Hanging with Hafen: A case for getting rid of waiting rooms

One of the biggest parts of your job is keeping clients happy. But how can you do that when they're stuck in your lobby for hours on end?
Jan 04, 2011
By dvm360.com staff

A couple of months ago, I think I set a record for the longest time spent in an emergency room: eight hours and thirty-two minutes. What’s worse, in the end they didn’t do a thing but send me home. Talk about frustrating.

Every time I have any interaction with the human healthcare machine, I come away feeling like I’ve been mauled by a large and well-meaning but inept beast. And I wonder how veterinary medicine could be improved.

I recently read an article about an emergency room built for Penn State University’s Hershey Medical Center. The article described how human medicine is wrestling with streamlining the way emergency room patients are received, processed, treated, and released. And it included a term for the phenomenon of patients who get fed up and walk out of emergency: the reneging factor.

The reneging factor is a big problem for human healthcare for three reasons:

1. The patient doesn’t get treated.
2. The patient is unhappy.
3. The hospital loses money.

The Hershey Medical Center’s solution was to eliminate the emergency waiting room. In Lean Six Sigma for Healthcare (ASQ Quality Press, 2005), Greg Butler, Chip Caldwell, and Nancy Poston say, “Healthcare is the only industry … that actually has a name for a major category of waste … waiting rooms. Most organizations outside of healthcare would go bankrupt if they thought like this.”

You have to admit that the whole concept of a waiting room is a misalignment of resources. Queuing theory, or the study of why people stand in lines, is a science that goes to great effort to reconcile three things:

> The number of servers providing service
> The length of time it takes to provide the service
> The number of people arriving within a given period of time needing service.

Whether you’re talking about human healthcare, veterinary healthcare, or a hamburger stand, waiting occurs when there is a misalignment of these three variables. And when this happens, angry clients often walk out the door.

The Hershey Medical Center has substituted a “physician-directed queuing” process for the waiting room. In this model, the client experience plays out like this:

Step 1 (front desk): The patient registers.

Step 2 (triage room): A physician assesses the patient to determine whether the ailment is critical. If it is, then the patient moves directly into the heart of the hospital for surgery or treatment.

Step 3 (evaluation/exam room): Noncritical patients are evaluated and treated. If additional imaging or lab work is required, the patient is either sent to the adjacent imaging centers, or samples are collected and sent to a lab.

Step 4 (results lounge): Noncritical patients wait for lab work or imaging results. Employees in this lounge provide patients with release and discharge directions. By moving patients to the results lounge, the hospital frees up its evaluation/exam rooms for other patients.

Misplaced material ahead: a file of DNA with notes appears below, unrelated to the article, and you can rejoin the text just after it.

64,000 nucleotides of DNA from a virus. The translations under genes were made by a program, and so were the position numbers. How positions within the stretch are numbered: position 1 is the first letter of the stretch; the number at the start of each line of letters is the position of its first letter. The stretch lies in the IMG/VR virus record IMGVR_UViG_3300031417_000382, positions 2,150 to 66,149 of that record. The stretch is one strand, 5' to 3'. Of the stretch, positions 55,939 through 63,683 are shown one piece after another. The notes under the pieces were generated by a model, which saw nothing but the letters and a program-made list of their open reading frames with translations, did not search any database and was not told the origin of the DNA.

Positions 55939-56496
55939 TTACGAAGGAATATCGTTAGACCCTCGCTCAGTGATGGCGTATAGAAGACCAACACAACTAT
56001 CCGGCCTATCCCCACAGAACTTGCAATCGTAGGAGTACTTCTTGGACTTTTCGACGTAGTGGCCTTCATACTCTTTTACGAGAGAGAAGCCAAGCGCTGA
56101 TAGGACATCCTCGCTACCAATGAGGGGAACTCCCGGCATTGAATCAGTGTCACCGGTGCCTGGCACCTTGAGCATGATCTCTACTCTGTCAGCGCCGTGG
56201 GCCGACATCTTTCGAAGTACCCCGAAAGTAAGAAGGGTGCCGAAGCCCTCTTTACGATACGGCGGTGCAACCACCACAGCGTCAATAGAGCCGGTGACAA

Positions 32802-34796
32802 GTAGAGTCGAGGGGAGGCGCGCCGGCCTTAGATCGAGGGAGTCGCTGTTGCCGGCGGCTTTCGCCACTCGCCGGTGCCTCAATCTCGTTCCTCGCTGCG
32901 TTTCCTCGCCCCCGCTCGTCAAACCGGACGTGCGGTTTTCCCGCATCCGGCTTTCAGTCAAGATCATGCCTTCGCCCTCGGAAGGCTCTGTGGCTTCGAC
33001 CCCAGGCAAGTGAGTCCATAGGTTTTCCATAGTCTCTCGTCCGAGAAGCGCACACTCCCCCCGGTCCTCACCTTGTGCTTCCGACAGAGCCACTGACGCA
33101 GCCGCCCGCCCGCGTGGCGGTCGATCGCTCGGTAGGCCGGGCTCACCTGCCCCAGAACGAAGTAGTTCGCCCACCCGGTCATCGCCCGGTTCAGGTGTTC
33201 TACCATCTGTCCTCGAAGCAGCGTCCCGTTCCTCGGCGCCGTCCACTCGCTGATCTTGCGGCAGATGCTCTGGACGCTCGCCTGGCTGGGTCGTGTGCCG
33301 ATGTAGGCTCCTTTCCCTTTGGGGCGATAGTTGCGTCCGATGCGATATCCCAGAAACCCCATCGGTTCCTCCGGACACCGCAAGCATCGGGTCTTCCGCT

Step 5 (checkout desk): The patient finalizes payment then checks out.

Using this process, the Hershey Medical Center has driven down the length of its patient stays by as much as 76 percent.

So what could this mean for veterinary healthcare? Maybe nothing for practices that are strictly appointment driven. But years ago I worked with a veterinarian on the East Coast who had a rather remarkable patient treatment strategy. Upon arrival, clients and patients moved directly into an exam room. In the exam room, doctors did only the most minor workup. If any kind of lengthy evaluation or treatment was required, the patient was moved to the treatment room and the client went out to the waiting room. At the time, this struck me as both unfriendly to the client and a strange way to operate. On the other hand, this veterinarian managed to see nearly twice as many clients as other veterinarians did.

Most veterinary practices have emergencies that interrupt the flow. In these hospitals, a variation of the physician-directed queuing system might make sense. Could a senior veterinary technician perform triage assessment when a patient arrives? Could the most critical cases go directly to treatment? Could the normal walk-in client go directly to an exam room? And could all clients wait for results in a waiting/results lounge instead of occupying an exam room?

I know it’s heresy for an architect to tell a veterinarian how to practice medicine, but maybe you could use some of these ideas in your facility. After all, my job as an architect is not just to do what my clients tell me to do, but more importantly to keep my eyes open for ways that building design can actually improve their practices. If you could see twice as many clients, shorten client waiting time, and increase client satisfaction, wouldn’t that be a significant impetus for change?

Veterinary architect Mark Hafen, AIA, is a Veterinary Economics Editorial Advisory Board member and co-owner of Animal Arts in Boulder, Colo.